Stress In Women COVID-19 has spread panic throughout the world. We don’t have any idea, how much will we be impacted and when is this pandemic going to end. The uncertainty and ambiguity surrounding the situation make it even more challenging and overwhelming. As we stare into the fear of contracting the disease, unemployment, dwindling economy, starvation, and alcoholism, another public health crisis is gearing up in the background silently, which could be more fatal than coronavirus. The social and economic meltdown will create an atmosphere of uncertainty and panic, which could become the perfect breeding ground for stress, anxiety, depression, addictive behaviours, morbidity, and suicide. Everyone is having a hard time coping with this unprecedented situation. But the surprising fact is that there is a stark gender gap in how this unhappiness is distributed. Women are having a harder time than their male counterparts, juggling their career and family life. What is stress? Stress is a natural reaction of the body to any immediate threat or difficult situation. Stress response was honed as a homeostatic tool in our ancestors to make them more attentive towards a predator or impending danger. But nowadays, our challenges are emotional and psychological threats rather than physical ones, like a looming deadline or workplace competition. This may prove positive in some cases, by motivating us or sharpening our senses, but prolonged stress can have negative effects like increased heart rate, fluctuating blood pressure, rise in muscle tension, increased susceptibility to develop anxiety and depression which can deeply impact our health, mood, performance, and wellbeing. Effects of stress on women While stress can cause physical and psychological symptoms in both men and women alike, the intensity and reaction to stress has a strong relation to gender. Unlike men who have a “fight or flight reaction” to stress, with emotions ranging from rage, recklessness, and anger, women have a “tend and befriend” appxroach which is more apt for negotiating. The exact mechanism of this is not known, but the difference in brain and hormone levels is a possible cause of these exclusive reactions in women. The stress hormones produced in men are cortisol and adrenaline, whilst in women, in addition to these two, oxytocin, a hormone that promotes bonding, is secreted. This causes women to seek social support and try to reason out why they are feeling stressed, while men tend to withdraw socially and exhibit signs of rage and anger. But why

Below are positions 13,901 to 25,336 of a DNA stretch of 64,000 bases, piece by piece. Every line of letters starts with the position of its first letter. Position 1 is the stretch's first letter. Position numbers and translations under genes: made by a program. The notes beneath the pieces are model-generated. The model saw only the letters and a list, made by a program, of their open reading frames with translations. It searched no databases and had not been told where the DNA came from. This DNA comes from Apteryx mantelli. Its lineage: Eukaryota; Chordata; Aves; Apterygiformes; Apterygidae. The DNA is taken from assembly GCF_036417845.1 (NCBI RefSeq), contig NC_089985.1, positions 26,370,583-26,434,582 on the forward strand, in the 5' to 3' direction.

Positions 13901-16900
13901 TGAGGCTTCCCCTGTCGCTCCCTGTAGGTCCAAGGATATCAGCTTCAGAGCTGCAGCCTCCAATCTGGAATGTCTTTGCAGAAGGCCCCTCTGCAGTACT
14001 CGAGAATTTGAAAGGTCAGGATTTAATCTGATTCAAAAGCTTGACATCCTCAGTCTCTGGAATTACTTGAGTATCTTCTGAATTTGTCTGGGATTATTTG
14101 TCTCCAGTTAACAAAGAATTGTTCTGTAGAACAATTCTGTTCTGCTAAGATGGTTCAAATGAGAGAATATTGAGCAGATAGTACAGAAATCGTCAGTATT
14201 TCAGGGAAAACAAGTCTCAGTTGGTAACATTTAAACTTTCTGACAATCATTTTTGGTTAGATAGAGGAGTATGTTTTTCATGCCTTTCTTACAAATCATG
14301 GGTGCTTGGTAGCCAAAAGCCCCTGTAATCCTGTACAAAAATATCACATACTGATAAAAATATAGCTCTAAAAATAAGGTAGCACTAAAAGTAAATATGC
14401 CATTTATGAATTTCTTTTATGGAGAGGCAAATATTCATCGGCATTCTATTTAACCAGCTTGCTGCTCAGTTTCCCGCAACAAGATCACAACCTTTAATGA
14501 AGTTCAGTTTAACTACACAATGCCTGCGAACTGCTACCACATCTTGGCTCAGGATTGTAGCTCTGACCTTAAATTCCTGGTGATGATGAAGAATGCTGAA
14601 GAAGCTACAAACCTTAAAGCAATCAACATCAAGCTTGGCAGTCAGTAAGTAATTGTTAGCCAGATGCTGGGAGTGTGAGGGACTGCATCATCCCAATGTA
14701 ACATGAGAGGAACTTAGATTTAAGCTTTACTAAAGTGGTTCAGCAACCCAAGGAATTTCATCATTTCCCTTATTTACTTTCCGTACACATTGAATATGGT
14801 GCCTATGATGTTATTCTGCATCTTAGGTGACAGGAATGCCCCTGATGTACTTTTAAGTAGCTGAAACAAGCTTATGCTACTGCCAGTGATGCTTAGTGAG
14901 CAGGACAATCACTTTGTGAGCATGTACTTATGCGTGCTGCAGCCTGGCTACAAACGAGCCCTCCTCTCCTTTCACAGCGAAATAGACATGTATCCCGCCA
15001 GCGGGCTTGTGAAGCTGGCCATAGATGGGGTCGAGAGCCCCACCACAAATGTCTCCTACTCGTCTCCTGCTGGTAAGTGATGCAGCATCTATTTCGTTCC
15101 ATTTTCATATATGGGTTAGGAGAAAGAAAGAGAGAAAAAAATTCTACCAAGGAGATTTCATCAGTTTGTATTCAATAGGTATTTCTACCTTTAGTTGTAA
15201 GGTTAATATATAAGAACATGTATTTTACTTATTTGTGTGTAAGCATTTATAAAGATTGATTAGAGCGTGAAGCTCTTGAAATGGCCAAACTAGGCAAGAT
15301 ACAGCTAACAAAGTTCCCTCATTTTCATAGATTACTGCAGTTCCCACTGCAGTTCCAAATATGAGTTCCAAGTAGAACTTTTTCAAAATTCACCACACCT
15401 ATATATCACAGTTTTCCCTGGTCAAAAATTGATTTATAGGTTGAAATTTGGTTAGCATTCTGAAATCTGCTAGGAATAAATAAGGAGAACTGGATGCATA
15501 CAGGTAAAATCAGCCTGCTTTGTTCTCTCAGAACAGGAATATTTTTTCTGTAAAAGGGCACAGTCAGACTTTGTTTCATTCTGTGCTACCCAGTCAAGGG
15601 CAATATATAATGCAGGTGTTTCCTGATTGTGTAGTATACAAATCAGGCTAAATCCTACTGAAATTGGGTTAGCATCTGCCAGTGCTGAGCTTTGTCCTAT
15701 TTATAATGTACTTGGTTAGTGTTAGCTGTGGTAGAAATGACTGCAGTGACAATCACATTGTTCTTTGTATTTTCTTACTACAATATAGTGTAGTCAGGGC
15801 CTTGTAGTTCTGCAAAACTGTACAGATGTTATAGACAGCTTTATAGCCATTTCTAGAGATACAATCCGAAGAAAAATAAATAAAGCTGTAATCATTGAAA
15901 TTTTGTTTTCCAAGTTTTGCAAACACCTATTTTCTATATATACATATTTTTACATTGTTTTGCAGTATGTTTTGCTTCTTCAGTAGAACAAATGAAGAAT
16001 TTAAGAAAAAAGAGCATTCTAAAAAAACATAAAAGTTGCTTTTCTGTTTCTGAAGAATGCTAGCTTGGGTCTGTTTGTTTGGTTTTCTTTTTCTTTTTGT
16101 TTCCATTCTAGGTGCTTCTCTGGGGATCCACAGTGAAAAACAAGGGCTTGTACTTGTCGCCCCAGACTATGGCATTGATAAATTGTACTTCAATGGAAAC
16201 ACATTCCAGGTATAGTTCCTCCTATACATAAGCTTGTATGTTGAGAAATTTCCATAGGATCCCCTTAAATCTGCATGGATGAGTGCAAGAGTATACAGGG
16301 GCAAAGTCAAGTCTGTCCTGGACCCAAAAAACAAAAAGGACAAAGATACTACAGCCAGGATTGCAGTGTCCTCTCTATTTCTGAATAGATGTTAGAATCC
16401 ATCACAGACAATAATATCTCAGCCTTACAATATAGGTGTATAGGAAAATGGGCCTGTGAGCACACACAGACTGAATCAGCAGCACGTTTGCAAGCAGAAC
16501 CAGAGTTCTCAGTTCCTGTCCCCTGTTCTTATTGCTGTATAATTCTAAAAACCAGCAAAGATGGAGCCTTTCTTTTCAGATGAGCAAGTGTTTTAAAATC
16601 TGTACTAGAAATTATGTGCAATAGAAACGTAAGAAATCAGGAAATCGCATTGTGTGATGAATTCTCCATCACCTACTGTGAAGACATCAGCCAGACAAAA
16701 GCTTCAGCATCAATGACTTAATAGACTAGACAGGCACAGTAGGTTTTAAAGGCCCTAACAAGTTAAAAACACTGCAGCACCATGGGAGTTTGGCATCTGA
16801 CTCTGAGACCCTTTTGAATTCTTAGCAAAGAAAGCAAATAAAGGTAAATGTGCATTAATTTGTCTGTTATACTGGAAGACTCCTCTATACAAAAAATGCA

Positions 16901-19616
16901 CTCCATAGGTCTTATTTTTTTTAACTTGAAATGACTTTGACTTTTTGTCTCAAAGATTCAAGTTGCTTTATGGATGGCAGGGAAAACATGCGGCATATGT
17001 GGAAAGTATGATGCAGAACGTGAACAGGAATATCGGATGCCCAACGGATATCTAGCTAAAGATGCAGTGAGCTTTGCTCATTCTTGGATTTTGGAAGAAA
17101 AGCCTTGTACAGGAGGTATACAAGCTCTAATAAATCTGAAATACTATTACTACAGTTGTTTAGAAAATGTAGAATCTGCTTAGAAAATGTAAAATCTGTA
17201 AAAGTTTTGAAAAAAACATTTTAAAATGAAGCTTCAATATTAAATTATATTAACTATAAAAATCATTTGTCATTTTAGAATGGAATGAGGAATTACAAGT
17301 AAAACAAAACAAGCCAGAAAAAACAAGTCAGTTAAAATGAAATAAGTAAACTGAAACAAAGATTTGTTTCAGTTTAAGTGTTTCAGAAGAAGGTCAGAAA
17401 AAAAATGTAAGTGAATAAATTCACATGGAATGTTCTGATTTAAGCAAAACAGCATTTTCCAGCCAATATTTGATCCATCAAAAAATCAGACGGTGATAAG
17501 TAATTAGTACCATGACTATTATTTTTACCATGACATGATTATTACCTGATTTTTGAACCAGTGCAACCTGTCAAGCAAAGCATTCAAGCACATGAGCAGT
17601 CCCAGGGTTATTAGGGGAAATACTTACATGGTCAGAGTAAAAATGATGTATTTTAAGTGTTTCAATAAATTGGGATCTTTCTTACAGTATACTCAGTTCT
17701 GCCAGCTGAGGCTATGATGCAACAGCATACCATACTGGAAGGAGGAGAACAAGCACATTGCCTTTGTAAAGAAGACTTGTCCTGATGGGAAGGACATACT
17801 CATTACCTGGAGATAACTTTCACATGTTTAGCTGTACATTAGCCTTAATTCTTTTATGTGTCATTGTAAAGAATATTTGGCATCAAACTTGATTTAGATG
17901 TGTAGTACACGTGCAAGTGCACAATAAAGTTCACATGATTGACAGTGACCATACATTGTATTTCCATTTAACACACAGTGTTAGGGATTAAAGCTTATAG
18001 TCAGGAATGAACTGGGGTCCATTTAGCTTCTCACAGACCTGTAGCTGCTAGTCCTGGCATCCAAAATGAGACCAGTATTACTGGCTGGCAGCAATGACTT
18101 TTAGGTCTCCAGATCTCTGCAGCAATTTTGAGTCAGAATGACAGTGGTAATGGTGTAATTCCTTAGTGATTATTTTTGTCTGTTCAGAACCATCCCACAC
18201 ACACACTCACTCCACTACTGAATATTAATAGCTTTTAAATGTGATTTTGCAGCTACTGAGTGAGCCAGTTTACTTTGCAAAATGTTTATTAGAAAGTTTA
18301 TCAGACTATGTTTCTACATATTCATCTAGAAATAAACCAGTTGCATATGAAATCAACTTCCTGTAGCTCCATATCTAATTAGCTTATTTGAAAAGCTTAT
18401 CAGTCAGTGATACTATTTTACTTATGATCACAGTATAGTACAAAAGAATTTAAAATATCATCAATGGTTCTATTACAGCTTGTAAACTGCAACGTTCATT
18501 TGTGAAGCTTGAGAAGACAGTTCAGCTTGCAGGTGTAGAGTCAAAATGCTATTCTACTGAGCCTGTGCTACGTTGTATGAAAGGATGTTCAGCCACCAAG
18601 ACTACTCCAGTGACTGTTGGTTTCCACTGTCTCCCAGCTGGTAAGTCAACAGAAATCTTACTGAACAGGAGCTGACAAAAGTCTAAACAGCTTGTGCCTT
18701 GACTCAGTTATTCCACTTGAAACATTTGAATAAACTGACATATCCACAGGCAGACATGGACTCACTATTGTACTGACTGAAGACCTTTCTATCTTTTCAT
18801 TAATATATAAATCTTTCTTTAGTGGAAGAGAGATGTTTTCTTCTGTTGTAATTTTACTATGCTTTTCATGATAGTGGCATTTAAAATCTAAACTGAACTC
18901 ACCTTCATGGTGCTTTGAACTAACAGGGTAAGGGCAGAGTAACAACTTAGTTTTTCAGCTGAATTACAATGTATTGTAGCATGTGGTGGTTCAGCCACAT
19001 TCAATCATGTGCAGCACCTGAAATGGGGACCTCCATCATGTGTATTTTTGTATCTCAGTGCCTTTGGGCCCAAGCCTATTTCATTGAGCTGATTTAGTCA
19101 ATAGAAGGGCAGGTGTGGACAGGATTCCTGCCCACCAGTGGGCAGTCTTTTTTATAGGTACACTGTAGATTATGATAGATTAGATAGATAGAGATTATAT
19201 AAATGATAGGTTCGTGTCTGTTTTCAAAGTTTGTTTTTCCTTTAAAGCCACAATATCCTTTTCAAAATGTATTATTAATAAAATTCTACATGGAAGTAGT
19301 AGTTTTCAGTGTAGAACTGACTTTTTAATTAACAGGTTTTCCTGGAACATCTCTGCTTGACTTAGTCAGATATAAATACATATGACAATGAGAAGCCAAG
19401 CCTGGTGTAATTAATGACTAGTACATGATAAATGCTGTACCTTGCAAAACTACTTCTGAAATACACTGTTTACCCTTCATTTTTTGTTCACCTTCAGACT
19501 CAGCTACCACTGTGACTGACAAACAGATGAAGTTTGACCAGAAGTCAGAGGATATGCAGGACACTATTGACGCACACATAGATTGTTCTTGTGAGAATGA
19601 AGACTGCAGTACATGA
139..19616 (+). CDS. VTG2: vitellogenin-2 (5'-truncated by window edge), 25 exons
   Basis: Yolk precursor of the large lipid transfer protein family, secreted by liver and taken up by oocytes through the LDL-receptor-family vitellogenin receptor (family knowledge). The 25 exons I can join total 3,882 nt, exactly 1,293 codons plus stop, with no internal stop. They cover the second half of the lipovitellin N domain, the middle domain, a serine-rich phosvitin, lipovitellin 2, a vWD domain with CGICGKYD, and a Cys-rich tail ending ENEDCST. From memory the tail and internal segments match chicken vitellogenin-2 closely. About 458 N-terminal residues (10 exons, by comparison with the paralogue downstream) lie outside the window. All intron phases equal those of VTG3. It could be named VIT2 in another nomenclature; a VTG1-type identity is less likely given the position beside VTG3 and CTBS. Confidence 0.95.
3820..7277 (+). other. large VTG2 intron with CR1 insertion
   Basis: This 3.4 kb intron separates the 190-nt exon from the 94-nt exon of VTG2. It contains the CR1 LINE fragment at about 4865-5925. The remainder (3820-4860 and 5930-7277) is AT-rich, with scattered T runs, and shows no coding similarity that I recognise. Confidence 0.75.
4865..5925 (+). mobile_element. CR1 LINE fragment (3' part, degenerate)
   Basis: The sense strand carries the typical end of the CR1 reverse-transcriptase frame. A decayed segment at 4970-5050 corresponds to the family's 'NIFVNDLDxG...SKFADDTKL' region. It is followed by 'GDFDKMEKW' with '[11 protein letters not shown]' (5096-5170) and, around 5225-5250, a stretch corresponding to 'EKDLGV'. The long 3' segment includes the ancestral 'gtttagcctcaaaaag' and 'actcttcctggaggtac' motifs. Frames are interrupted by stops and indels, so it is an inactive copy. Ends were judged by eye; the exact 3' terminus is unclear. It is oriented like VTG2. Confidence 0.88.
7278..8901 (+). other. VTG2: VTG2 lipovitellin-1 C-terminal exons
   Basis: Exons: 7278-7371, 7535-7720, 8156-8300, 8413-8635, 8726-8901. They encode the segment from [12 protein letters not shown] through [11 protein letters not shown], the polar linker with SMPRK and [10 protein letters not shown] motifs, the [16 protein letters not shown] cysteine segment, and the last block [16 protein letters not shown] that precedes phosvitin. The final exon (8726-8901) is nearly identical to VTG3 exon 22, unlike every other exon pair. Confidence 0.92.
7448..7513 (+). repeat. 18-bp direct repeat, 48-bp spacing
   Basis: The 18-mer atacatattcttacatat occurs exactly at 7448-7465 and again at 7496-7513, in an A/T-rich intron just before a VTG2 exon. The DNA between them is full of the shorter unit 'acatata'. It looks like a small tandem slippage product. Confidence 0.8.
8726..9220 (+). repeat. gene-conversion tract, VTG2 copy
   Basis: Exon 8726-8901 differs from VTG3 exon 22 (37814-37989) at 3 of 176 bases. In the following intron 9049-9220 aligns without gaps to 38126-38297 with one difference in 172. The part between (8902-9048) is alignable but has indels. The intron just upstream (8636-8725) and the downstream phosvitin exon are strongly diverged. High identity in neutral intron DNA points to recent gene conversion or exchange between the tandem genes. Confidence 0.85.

Stress In Children Children and adolescents might feel stressed and anxious owing to fear surrounding COVID-19 and isolation due to social distancing. Parents need to devise methods tailored and customised according to a child’s age and needs to help them overcome this stressful situation. The COVID-19 situation and ensuing social distancing are gravely affecting children and adolescents as they are forced to stay at home, away from school and friends. Parents are worried about how to manage and nurture the needs of growing kids and how much the current situation is going to affect them, as they are living in almost a hostage like situation, locked in their homes. Early years of life are significant and providing a stable and nurturing environment is essential as the brain is undergoing rapid development. The social isolation and lack of interaction with their peers in their formative years can lead to a multitude of social and behavioural adversities in children. In order to be safe and keep others safe, we are practicing social distancing, but this means that kids are losing out on very important relationships in their life: their friends and teachers who can help them cope with the stress of this crisis. Stress disrupts aspects of brain development that regulate emotional and cognitive processes and promote normal social relationships. Adolescents on the other hand are in a crucial developmental stage where they are highly vulnerable to many psychological dysfunctions. What Is Stress? Stress is a normal reaction to a difficult situation or a physical danger. The human body releases stress hormones like adrenaline and cortisol into the bloodstream, speeding up blood pressure, heart rate, and metabolism. This helps in preparing a person to act quickly under a critical condition. However, when stress continues for a longer period of time, it can produce long term physical and psychological impairment, and this becomes increasingly concerning in case of kids and teens as they are in the formative years and these negative emotions might sow the seeds of future mental disorders like anxiety and depression in them. Stress In Kids Kids may not fully comprehend the economic and health impact that COVID-19 is going to have, but they notice that their parents are stressed and get worried themselves. Toddlers and preschoolers cannot express their feelings clearly, but instead exhibit physical symptoms of stress, like abdominal pain, tantrums, and bedwetting. Reactions like this which are different than the kid’s typical conduct indicate